[late-winter forward]

Today my alarm went off an hour late. I got up, made my coffee, took my shower, checked the clock to see if it was time to go, and suddenly noticed that it was 9:03, not 8:03 like it was supposed to be. I guess somehow yesterday morning as I was whacking at my alarm clock to make it please … stop … beeping!, I must have moved the alarm an hour forward.

So I called in to work and explained, and no one seemed to mind. Except that now my whole day is shifted an hour forward. I ate lunch at 1 instead of noon, I’ll have my afternoon coffee at 3 instead of 2, and I’ll go home at 6:30 instead of 5:30. It’s like I’m living in a whole different time zone, like I’ve gone to Newfoundland for the day. Maybe I should try putting on a Newfie accent.

[electronic voting]

My friend R over at Ambiguous.org has for a while been talking about the dangers inherent in new electronic voting systems, which could potentially be hacked. Well, R, you are now joined by this New York Times article:

For more than a year, [leading electronic-ballot manufacturer] Diebold … has been fighting conspiracy theories popularized on the Internet that say its Jetsons-at-the-polling-place wares serve as cover for an ongoing effort to stuff electronic ballot boxes on behalf of the Republican Party.

Diebold executives, along with outside computer security experts who are seeking to fix the voting machines, say the conspiracy theories are bunk. The company’s chief executive, Walden W. O’Dell, did not help matters, though, when he sent out a fund-raising letter for the Bush campaign last summer saying he was committed to “helping Ohio deliver its electoral votes for the president next year.”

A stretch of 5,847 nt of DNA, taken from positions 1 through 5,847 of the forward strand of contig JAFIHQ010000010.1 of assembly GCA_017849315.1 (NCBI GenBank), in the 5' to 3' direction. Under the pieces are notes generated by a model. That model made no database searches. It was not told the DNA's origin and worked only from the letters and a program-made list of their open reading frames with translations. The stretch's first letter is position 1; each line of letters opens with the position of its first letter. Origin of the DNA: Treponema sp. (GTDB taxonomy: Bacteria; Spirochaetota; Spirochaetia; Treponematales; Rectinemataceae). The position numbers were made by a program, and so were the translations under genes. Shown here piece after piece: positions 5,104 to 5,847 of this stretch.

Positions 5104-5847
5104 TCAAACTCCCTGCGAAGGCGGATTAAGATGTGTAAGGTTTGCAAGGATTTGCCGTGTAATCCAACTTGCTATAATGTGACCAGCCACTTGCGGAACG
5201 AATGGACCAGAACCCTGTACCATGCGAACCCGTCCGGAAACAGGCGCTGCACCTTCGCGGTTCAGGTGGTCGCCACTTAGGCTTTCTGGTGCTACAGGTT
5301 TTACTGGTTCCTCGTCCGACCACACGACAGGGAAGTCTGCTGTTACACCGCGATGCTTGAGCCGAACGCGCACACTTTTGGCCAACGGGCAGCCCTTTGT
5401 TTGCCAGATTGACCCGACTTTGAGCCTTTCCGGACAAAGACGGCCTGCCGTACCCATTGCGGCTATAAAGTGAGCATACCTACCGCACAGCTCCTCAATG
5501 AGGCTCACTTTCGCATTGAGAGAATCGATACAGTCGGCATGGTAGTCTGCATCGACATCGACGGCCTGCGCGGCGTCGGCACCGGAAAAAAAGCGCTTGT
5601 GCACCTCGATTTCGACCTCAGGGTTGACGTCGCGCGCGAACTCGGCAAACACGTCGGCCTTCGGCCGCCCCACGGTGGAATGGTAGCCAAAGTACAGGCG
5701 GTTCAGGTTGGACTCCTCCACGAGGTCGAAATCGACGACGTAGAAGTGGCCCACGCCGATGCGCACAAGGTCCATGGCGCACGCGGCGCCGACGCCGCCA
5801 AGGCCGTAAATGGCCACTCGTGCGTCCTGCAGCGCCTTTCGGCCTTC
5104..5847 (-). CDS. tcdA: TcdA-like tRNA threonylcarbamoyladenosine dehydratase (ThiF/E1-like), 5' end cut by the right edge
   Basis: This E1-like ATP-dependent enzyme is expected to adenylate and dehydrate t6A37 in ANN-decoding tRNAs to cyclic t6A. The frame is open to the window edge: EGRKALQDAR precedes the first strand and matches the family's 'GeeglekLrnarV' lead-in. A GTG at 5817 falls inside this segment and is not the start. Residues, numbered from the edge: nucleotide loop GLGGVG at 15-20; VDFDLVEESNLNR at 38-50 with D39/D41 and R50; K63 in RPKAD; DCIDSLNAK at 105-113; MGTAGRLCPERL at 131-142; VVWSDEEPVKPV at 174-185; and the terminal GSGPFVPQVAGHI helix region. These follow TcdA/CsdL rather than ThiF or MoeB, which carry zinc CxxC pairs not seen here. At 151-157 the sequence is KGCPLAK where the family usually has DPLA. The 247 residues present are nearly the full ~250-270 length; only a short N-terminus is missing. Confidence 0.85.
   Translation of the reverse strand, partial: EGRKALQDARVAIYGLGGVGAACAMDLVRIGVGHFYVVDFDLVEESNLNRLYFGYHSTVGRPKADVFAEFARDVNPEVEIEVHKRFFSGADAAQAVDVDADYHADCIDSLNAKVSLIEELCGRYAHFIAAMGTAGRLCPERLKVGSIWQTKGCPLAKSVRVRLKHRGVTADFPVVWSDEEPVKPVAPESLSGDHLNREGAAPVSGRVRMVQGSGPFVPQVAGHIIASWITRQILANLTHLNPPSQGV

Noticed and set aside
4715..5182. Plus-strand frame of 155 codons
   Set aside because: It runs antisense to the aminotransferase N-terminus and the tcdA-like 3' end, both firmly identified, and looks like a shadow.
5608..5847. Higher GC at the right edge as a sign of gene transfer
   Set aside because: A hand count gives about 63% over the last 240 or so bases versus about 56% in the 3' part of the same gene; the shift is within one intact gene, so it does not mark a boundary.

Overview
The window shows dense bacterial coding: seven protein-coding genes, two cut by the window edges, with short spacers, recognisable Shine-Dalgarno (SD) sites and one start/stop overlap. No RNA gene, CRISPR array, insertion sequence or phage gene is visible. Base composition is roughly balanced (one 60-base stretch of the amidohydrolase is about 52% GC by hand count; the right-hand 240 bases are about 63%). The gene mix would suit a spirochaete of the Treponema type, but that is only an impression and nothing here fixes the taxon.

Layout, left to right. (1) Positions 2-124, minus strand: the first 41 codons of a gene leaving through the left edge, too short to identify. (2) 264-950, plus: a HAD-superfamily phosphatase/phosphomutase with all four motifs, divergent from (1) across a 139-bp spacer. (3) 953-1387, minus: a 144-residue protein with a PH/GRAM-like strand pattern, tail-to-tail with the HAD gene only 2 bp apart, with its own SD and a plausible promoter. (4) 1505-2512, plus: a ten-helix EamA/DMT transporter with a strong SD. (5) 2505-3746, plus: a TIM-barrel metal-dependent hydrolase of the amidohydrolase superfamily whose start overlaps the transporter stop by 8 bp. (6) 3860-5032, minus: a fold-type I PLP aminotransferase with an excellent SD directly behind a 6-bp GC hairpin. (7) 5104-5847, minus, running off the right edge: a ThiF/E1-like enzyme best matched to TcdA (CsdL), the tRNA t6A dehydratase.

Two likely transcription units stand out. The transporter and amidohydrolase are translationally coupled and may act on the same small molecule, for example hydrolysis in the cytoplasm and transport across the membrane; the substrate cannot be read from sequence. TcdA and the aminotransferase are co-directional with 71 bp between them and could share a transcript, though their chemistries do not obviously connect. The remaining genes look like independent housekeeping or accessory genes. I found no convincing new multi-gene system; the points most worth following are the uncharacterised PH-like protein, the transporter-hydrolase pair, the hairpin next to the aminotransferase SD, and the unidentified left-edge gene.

Sure, it’s an administration with a fuzzy record on fair balloting. And sure, it’s an impossible-to-audit new voting system developed by a company committed to this administration’s reelection. But surely democracy is too precious to everyone involved for them to tweak it. So let’s all just trust the powers that be to guarantee our freedom, safety and democracy. Because the price of freedom is eternally trusting our leaders. Isn’t that how it works?

[why it matters]

Yet another reason why no set of contractual agreements can substitute for the legal protections of marriage:

[Rosie] O’Donnell said she decided to marry [long-time parnter Kelli] Carpenter, a former dancer and marketing director at Nickelodeon, during her recent trial in New York over the now-defunct Rosie magazine.

“We applied for spousal privilege and were denied it by the state. As a result, everything that I said to Kelli, every letter that I wrote her, every e-mail, every correspondence and conversation was entered into the record,” O’Donnell said. “After the trial, I am now and will forever be a total proponent of gay marriage.”